The Paradox of Information: More Data Is Making Us Dumber
Your smartphone might actually be making you stupid.
Posted April 11, 2016
It’s been said that more data has been created in the past couple of years than in all of history. We’re now immersed in more facts and figures than ever before. So it would make sense that our decisions are becoming more informed and logical, right? Unfortunately, there’s also a paradox in play in the age of information. Stated simply: access to more data can lead to dumber decisions. That’s right. Your smartphone might be making you stupid.
Perhaps you haven’t made the dumb decision to walk into oncoming traffic while snapchatting, but many of us are guilty of wasting countless time mindlessly spiraling down the social media vortex. While epic fails, pranks, puppies, plates of food and duck face selfies vie for our attention, they also draw from our most precious resource of all, human consciousness. While we gain an ephemeral hit of dopamine, we lose a moment of thoughtful reflection.
Take for instance the most important decision many Americans will make this year, voting for our next president.
At a time when our nation faces critical issues surrounding global terrorism, national security, economic stability and the education of our children–the tenor of the campaign trail has become completely unhinged from common sense. We remain fixated on Hillary’s private emails and pantsuits, Trump’s little hands and private parts, Fiorina’s face, Rubio’s height, Christie’s weight or Cruz’s wife. We’ve regressed into a nation of fifth graders running amuck at recess.
Whether you agree or disagree with senator Cruz, you’d be better served to pay attention to the words coming out of his mouth during the debates, rather than that “cringeworthy” crumb dangling from his lip. And think for a moment…how is it logically possible that a candidate by the name of “Deez Nuts” was able to approach double digits in the polls without even having to say a single word?
There’s a reason fifth graders like a good fart joke. Their brains are still developing. Children literally lack in the ability to rationally deliberate, as the prefrontal cortex, the seat of consciousness and thinking, is not fully developed until about 25 years of age. The problem is, even the smartest adult can default to base level feelings and instincts when their attention is lost, even if the stakes are incredibly high. It’s no longer a matter of fun and games.
The other day I was driving down the road obeying the 45-mile-an-hour speed limit. Out of nowhere a woman driving a large black Land Rover SUV drove straight through a red light with her infant child strapped in a booster seat behind her. I came to a screeching halt, as did another motorist traveling in the opposite direction. The woman in the SUV looked up in surprise from her smartphone, hit the brakes and came to a hard stop in the middle of the intersection a mere feet away from both our vehicles. Rather than apologizing for her mental lapse she became indignant, adding insult to near injury, cursing at us and pointing at her now crying baby. She pounded her fist on the dashboard like a petulant child and sped off, unwilling to recognize the fact that she almost caused a horrible accident. The other motorist and I were left there flummoxed and speechless. Her really dumb series of decisions to pay attention to her phone, run the red light, and speed away from the scene of a near accident could have cost lives.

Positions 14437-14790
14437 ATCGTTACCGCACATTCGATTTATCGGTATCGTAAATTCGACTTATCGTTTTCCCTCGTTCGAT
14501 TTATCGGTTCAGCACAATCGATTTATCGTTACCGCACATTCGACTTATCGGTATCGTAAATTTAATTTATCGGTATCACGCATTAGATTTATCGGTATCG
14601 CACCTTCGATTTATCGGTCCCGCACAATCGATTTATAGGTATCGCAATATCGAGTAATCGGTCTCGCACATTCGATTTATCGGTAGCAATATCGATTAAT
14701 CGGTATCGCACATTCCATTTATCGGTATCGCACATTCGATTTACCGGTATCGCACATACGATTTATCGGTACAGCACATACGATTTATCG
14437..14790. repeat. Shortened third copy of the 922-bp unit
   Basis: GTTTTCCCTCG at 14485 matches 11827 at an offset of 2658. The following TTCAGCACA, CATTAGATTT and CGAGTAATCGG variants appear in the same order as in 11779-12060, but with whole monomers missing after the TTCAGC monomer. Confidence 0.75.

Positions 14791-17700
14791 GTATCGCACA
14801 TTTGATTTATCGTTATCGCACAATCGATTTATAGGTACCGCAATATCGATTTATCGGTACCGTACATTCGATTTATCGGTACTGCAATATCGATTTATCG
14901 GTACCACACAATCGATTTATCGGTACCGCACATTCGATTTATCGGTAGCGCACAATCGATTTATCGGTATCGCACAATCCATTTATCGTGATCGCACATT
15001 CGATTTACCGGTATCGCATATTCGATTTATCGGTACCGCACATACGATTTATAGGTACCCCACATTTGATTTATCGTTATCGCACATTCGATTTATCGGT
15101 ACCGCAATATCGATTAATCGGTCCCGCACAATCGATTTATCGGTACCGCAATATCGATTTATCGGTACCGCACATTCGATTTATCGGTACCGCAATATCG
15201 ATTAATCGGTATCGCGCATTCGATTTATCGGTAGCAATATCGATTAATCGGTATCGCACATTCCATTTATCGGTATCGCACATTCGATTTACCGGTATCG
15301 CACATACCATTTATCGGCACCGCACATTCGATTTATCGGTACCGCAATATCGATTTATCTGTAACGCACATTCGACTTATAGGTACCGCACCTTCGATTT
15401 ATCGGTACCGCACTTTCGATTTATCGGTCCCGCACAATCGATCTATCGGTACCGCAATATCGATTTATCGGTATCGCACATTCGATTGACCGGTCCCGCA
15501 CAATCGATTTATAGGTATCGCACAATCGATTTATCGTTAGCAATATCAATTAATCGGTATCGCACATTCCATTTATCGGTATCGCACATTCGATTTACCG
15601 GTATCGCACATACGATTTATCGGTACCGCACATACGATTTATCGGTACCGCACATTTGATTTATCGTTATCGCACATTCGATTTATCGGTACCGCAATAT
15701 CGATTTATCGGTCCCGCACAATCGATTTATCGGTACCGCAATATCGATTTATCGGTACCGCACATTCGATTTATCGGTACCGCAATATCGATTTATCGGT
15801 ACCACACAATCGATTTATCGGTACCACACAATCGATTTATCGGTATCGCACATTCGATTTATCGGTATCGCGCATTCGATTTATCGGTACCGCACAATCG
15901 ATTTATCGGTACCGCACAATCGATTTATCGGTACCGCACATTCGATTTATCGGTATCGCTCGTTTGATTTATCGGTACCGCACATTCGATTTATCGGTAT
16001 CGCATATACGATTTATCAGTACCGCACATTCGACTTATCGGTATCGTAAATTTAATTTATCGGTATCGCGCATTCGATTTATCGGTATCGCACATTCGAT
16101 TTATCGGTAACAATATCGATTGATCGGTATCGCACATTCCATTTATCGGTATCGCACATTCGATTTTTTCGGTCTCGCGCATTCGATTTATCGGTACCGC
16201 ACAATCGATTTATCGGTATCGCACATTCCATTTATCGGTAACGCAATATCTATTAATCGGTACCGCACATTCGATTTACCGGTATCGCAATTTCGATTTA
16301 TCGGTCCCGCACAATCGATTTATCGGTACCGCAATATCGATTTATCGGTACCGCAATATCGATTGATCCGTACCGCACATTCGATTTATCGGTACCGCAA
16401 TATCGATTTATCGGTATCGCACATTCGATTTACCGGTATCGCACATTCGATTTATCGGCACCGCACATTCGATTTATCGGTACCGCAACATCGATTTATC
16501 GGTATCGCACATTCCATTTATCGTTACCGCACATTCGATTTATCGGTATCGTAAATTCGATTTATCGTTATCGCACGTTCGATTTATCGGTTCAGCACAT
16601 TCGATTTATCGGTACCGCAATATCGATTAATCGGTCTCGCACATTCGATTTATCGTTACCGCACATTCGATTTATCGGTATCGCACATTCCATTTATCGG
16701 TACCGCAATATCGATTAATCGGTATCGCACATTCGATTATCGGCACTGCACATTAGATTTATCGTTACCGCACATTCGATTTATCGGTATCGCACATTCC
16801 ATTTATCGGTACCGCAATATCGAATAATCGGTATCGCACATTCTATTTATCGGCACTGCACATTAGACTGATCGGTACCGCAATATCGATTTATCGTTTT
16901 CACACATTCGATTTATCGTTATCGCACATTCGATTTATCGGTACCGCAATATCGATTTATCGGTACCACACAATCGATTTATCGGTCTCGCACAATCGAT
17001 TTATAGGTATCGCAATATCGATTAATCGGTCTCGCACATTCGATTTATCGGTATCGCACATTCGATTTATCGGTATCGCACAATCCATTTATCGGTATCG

This unfortunate incident might offer a helpful metaphor. When we don’t pay attention to the environment and the important issues surrounding our lives, we put everyone around us and ourselves in peril.
Why is all of this nonsense happening!
1. When our mind is overloaded with information we lose the capacity to critically filter information from the environment. We default to our feelings over facts and can miss out on what is most important, like the light being red. This helps explain the knee jerk spread of misinformation without fact checking that runs rampant online. Rational thought is a very small portion of what our brain does. And when we’re focused on irrelevant information, it literally displaces our ability to reason.
2. The mind is lazy. Rational thought is hard. Emotions are effortless. Many of us can remember Ben Carson hilariously flubbing the entrance into the GOP debates, but relatively few of us are aware of his stance on the issues.
3. Humor and emotions are contagious and non-conscious. The Christie Kreme doughnut meme spreads way faster than his points of view. These cultural units of information spread automatically without intention through non-conscious emotions. The ideas that spread are often those that we don’t have to think about. Despite the fact, that what is often best for all us is to think things through.
4. Strong emotions disengage logic. We often think of rational thought and feelings as somehow separate but both systems work in tandem. How we feel influences how we think and vice versa. But when we are in a highly aroused emotional state we become overwhelmed and lose access to logical checkpoints. This, for example, is at the roots of road rage or crimes of passion.
So if you really want to decide which presidential candidate is best, think search over social, do your homework and pay attention to the issues not just the Twitter feeds. It’s tempting and even fun to jump on the mud slinging bandwagon. But what’s best for all of us and America is a more thoughtful, educated mature voting public. If we all work harder at it, we shall overcomb! Er…I mean overcome!
If you’d like to learn more about how emotions start movements check out the following: